Severe Eye Infections Are on the Rise as Opioid Crisis Continues

According to a new study published in JAMA Ophthalmology, vision-threatening eye infections are on the rise among opioid addicts. Hospitalizations for endogenous endophthalmitis, a rare eye infection caused by intravenous (IV) drug use, increased 400 percent between 2003 and 2016.

Bacteria or fungi may reach the bloodstream via dirty needles and then spread to the eyes, causing infection. Endogenous endophthalmitis is a very rare condition. An intraocular infection caused by hematogenous bacterial spread is known as endogenous endophthalmitis. It is uncommon, accounting for just 2 to 8% of all cases of endophthalmitis, and it is linked to immunocompromised people, chronic illnesses, and invasive procedures. It also has the potential to be disastrous.

Addiction to Opioids Can Lead to Serious Eye Infections

After 2010, when regulators tightened their grip on opioid prescribing, the study discovered a dramatic increase in serious eye infections. Researchers believe that people who were addicted to prescription opioids started to seek cheaper, more readily available street drugs.

In recent years, injected drugs such as heroin and fentanyl have become dangerously common. During the COVID-19 pandemic, drug overdoses reached unprecedented levels. As the opioid epidemic persists, endogenous endophthalmitis is an uncommon but persistent danger.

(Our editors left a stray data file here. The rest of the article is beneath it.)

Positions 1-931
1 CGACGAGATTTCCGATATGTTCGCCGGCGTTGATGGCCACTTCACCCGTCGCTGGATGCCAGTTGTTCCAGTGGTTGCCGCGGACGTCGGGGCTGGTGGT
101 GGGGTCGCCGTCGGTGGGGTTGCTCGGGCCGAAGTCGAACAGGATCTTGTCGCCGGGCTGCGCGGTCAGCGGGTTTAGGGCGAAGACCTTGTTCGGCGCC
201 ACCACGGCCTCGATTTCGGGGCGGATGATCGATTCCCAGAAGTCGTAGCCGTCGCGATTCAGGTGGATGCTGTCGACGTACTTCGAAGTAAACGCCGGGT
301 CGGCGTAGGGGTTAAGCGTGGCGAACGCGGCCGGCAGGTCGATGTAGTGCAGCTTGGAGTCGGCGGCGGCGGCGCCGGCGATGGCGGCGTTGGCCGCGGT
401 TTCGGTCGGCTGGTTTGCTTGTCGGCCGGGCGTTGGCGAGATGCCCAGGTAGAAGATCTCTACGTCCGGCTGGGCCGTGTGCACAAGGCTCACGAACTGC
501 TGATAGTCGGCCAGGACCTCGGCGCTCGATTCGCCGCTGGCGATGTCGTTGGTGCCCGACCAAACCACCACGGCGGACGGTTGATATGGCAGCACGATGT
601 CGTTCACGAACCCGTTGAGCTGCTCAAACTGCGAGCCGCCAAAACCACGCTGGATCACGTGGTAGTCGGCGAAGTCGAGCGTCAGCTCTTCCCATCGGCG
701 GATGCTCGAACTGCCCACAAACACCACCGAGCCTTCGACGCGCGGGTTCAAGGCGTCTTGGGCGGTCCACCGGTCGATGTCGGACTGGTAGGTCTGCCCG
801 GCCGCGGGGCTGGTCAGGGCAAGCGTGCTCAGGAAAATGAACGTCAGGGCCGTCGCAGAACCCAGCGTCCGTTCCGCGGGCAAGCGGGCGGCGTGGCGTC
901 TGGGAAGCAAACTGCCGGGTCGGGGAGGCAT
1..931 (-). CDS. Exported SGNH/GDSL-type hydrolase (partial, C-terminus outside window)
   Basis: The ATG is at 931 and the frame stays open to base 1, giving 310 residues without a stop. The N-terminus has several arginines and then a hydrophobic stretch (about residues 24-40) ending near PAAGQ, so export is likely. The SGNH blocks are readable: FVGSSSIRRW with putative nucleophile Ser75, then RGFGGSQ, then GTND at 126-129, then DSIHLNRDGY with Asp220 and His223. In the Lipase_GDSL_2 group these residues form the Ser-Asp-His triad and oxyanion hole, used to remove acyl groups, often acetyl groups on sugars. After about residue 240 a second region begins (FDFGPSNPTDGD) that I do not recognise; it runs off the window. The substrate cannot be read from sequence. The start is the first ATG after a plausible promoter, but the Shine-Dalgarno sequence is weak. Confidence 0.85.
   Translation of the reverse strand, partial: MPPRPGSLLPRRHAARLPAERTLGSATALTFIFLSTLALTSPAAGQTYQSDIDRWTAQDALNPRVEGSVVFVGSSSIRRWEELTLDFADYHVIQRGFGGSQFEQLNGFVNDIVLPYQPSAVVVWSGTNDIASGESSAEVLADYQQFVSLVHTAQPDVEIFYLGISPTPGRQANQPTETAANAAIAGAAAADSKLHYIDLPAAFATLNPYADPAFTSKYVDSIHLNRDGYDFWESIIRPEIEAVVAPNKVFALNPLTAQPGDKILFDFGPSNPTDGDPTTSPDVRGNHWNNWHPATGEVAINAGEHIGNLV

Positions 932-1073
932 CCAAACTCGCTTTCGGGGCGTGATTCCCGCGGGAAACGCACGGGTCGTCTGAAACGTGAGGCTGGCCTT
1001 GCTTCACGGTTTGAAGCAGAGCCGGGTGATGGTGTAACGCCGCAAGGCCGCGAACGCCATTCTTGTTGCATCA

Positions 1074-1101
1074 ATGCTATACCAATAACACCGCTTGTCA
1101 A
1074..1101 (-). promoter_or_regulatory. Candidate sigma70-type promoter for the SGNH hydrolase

Endogenous Endophthalmitis: Recognizing and Treating

severe eye infections are on the rise as opioid crisis continues

Eye pain, redness, and inflammation, as well as deteriorating vision, are all symptoms of serious eye infections. When the infection progresses, a swollen, pus-filled abscess develops in the eye. If left untreated, the infection will spread to the retina, causing irreversible vision harm.

Antibiotics or antifungal medications are injected into the eye to treat these infections. Steroids can help to reduce inflammation and swelling. Surgeons may need to remove infection-damaged sections of the eye. To prevent the infection from spreading to the brain, people with serious infections may need to have their entire eye removed surgically.

Scarring that occurs when the infection kills the retina causes certain patients to remain blind even after treatment.

When Should You Go to the Doctor if You Have an Eye Infection?

severe eye infections are on the rise as opioid crisis continues

Symptoms of mild eye infections usually go away on their own after a few days. However, if you have serious symptoms, such as eye inflammation, redness, or eye pain, seek medical help right away. A trip to the doctor should be made if you are experiencing pain or are losing your vision. IV opioid users should be honest with their doctors so that they can get the best possible treatment.

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